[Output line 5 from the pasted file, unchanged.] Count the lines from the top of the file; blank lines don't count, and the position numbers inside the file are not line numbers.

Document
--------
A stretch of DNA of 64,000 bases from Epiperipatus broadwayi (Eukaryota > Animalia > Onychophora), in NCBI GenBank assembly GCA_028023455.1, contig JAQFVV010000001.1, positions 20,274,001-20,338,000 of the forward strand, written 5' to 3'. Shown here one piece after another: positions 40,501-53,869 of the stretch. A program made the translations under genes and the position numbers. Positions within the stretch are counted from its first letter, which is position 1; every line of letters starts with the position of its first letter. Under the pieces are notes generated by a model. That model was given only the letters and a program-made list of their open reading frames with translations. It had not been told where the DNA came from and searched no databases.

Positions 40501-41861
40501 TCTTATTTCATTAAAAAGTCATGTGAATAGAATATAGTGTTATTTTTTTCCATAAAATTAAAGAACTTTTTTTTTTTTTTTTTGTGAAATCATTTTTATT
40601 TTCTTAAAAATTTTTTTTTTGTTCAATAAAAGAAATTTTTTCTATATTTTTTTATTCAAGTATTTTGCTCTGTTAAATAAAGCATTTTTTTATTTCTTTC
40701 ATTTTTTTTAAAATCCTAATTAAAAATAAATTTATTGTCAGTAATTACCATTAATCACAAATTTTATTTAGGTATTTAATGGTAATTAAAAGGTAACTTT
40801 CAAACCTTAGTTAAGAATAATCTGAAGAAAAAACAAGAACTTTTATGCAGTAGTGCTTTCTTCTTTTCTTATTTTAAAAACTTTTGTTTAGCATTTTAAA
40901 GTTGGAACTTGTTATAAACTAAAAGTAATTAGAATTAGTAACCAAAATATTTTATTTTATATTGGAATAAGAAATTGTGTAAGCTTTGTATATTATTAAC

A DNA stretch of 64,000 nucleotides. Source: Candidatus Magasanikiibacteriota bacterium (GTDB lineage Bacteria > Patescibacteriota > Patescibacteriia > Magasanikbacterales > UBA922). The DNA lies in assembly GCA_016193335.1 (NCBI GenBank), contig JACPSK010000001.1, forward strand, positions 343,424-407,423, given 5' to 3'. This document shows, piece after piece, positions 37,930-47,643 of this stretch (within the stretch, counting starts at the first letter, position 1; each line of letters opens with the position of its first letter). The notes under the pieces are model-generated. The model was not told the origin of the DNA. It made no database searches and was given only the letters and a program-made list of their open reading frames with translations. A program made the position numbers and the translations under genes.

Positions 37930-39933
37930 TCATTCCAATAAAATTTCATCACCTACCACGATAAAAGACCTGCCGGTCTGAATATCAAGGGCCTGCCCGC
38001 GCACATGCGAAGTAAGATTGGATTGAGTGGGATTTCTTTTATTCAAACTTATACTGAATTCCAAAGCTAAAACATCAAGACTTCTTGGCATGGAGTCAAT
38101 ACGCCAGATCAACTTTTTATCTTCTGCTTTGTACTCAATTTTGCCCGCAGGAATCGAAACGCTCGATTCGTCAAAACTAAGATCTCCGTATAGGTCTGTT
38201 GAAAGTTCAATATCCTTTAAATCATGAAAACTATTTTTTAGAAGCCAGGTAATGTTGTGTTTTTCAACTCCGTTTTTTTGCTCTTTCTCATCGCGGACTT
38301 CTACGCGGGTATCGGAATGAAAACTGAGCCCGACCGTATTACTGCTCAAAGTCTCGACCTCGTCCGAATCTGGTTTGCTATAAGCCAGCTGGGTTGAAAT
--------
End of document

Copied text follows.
40701 ATTTTTTTTAAAATCCTAATTAAAAATAAATTTATTGTCAGTAATTACCATTAATCACAAATTTTATTTAGGTATTTAATGGTAATTAAAAGGTAACTTT